Brutal Prince: Chapter 26

CALLUM

I’m standing in front of Nessa’s Jeep, turning the sneaker over and over in my hand.

It’s Aida’s, I’m sure of it.

How did she lose her shoe?

It’s been over an hour since Jack lost sight of her, but she hasn’t come back to the Jeep. I’ve called her phone twenty times. It keeps going straight to voicemail.

Dante and Nero pull up in a vintage Mustang. They jump out of the car, not bothering to close their doors after them.

“Where was she?” Dante says at once.

“At that restaurant over there,” I point to the patio on the far side of the street. “She was meeting a friend. After they ate, she disappeared.”

“What friend?” Dante asks.

“I don’t know,” I say.

He gives me a strange look.

“Maybe she left with the mystery friend,” Nero says.

“Maybe,” I agree. “But she lost a shoe.”

I hold it up so they can look at it. They obviously recognize it, because Nero frowns, and Dante starts looking around like Aida might have dropped something else.

“That’s weird,” Nero says.

“Yeah, it is,” I agree. “That’s why I called you.”

“You think the Butcher took her?” Dante says, his voice low and rumbling.

“Why the fuck are we standing here, then!” Nero says. He looks like a current just ran through his body. He’s agitated, spoiling for action.

“I don’t know if it was Zajac,” I say.

“Who else could it be?” Dante frowns.

“Well . . .” it sounds insane, but I’ve got to say it. “It could be Oliver Castle.”

Ollie?” Nero scoffs, eyebrows so high that they’re lost under his hair. “Not fucking likely.”

“Why not?”

“For one, he’s a little bitch. For two, Aida’s done with him,” Nero says.

Even under the circumstances, his words give me a glow of happiness. If Aida still had feelings for her ex, her brothers would know.

“I didn’t say she went with him. I said he could have taken her,” I say.

“What makes you think that?” Dante asks, scowling.

“The shoe,” I hold it up. “I think she left it as a sign. Based off something she said to me once.”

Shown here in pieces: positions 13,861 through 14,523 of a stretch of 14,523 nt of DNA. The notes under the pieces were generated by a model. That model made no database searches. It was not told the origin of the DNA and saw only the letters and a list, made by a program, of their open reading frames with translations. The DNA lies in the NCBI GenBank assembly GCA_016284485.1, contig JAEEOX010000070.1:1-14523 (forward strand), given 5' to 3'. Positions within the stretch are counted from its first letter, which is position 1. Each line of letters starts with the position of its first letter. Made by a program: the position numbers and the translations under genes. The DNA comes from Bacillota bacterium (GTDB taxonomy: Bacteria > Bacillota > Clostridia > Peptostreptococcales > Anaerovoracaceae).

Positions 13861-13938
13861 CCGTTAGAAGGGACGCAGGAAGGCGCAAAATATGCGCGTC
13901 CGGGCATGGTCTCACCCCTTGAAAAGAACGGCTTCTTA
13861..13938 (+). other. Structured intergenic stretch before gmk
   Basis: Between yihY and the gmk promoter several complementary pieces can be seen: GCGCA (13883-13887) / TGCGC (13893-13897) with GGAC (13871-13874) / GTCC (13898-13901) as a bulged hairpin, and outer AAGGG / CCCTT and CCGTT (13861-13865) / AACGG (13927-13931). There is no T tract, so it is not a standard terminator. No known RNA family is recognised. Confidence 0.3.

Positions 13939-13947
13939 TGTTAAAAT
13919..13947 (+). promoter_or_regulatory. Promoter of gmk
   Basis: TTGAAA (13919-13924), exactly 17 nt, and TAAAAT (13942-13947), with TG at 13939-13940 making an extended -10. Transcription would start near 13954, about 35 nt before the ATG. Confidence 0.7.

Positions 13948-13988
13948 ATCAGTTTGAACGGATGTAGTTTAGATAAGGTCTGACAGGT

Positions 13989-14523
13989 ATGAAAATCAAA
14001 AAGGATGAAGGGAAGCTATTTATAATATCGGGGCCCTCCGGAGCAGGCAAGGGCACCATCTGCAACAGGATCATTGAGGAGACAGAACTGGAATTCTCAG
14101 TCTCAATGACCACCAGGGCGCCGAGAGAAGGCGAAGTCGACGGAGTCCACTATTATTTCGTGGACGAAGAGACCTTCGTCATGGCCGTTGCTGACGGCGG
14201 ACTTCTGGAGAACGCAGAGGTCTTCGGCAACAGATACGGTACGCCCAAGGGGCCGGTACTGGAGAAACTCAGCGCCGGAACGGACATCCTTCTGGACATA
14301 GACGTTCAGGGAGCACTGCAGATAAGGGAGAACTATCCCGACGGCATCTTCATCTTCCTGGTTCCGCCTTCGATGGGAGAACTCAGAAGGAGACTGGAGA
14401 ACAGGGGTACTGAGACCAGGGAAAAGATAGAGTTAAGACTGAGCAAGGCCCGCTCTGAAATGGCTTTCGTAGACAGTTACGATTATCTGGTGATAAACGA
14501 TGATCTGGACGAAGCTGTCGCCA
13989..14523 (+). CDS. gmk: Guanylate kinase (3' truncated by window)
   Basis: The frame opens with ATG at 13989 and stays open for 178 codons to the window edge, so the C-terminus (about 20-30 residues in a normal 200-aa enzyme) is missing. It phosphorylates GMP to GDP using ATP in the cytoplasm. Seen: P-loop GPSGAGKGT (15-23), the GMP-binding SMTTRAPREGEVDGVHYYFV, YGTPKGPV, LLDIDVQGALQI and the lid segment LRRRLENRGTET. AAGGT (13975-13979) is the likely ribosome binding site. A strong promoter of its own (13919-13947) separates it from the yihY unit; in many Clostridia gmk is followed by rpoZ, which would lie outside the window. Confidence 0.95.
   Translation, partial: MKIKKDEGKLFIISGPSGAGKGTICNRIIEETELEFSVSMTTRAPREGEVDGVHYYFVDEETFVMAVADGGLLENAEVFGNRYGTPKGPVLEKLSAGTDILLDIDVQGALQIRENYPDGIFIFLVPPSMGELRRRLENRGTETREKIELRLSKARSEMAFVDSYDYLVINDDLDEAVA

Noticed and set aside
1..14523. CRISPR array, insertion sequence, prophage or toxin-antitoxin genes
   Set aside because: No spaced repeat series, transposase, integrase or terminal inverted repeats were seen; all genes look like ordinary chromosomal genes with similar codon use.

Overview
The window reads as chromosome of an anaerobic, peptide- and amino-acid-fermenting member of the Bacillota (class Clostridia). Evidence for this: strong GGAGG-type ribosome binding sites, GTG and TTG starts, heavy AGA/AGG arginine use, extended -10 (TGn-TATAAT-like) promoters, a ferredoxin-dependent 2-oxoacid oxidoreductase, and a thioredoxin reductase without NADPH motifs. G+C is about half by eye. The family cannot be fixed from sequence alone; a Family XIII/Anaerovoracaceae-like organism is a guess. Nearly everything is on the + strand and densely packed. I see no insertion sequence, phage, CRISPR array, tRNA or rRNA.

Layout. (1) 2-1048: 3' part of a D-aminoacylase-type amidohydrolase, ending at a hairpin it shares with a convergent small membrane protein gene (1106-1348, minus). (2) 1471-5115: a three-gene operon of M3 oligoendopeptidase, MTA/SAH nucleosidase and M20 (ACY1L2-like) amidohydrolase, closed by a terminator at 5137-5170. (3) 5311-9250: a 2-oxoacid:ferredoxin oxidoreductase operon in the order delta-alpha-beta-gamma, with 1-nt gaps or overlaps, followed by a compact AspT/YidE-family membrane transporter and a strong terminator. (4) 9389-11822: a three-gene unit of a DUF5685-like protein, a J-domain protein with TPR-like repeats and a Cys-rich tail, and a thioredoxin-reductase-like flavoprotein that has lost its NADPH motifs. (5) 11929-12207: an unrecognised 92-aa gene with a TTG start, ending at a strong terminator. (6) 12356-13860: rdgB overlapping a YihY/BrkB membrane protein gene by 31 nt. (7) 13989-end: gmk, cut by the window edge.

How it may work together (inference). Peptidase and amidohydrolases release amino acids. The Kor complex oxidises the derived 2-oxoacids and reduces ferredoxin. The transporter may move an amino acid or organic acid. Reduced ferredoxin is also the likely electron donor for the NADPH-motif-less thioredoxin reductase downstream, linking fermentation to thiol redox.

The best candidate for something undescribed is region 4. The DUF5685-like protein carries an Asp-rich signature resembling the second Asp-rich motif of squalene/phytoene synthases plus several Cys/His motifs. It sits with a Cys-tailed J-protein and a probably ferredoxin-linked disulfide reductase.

Oliver and I didn’t fit together. Like a shoe on the wrong foot.

It sounds crazy, I realize that. I don’t have to look at her brother’s faces to know they’re not convinced.

“Anything’s possible,” Dante says. “But we need to focus on the biggest danger first, which is Zajac.”

“It’s Tuesday,” Nero says.

“So?”

“So that means the Butcher is visiting his girlfriend.”

“Assuming he stuck to his normal schedule and isn’t taking a night off to murder our sister,” Dante says, grimly.

“Aida’s friend gave us the address,” I say. “Assuming she was telling the truth. She did drug us right after . . .”

“I’ll go to the apartment,” Dante says. “Nero, you can check Zajac’s pawn stores and chop shops. Cal—”

“I’m going to look for Castle,” I say.

I can tell Dante thinks that’s a waste of time. He glances over at Jack, his expression wary. He suspects that I sent Jack to follow Aida. He thinks I’m jealous and irrational.

He might be right.

But I can’t shake the feeling that Aida was trying to tell me something with this shoe.

“I’m going to Castle’s apartment,” I say firmly.

But then I pause, really trying to think this through. Oliver lives in a high-rise in the middle of the city. Would he kidnap Aida and take her there? One scream and his neighbors would call the cops.

“Jack, you go to his apartment,” I say, changing my mind. “I’m going to check a different place.”

“Everybody, stay in contact,” Dante says. “Keep trying to call Aida, too. As soon as someone finds her, let the others know, and we’ll all go in together.”

We all nod in agreement.

But I know right now, if I find Aida, I’m not waiting a moment for anybody else. I’m going to go in and get my wife back.

“Here, take my car,” I say to Dante, throwing him the keys. “I’ll take the Jeep.”

Dante and Nero split off, and Jack heads back to his truck. I climb up into the Jeep, smelling the familiar, feminine scent of my little sister—vanilla, lilac, lemon. And then, fainter but perfectly clear, the cinnamon spice scent of Aida herself.

I leave the city, heading south on Highway 90. I hope I’m not making a horrible mistake. The place I’m going is over an hour away. If I’m wrong, I’ll be too far away from wherever Aida actually is to help her. But I feel propelled in this direction, pulled by an invisible magnet.

Aida is calling to me.

She left me a sign.

Oliver Castle took her, I know it.

And I think I know exactly where he’s headed—the little beach house that Henry Castle just sold. The one that Oliver loved. The one that’s completely empty right now, without anyone around.

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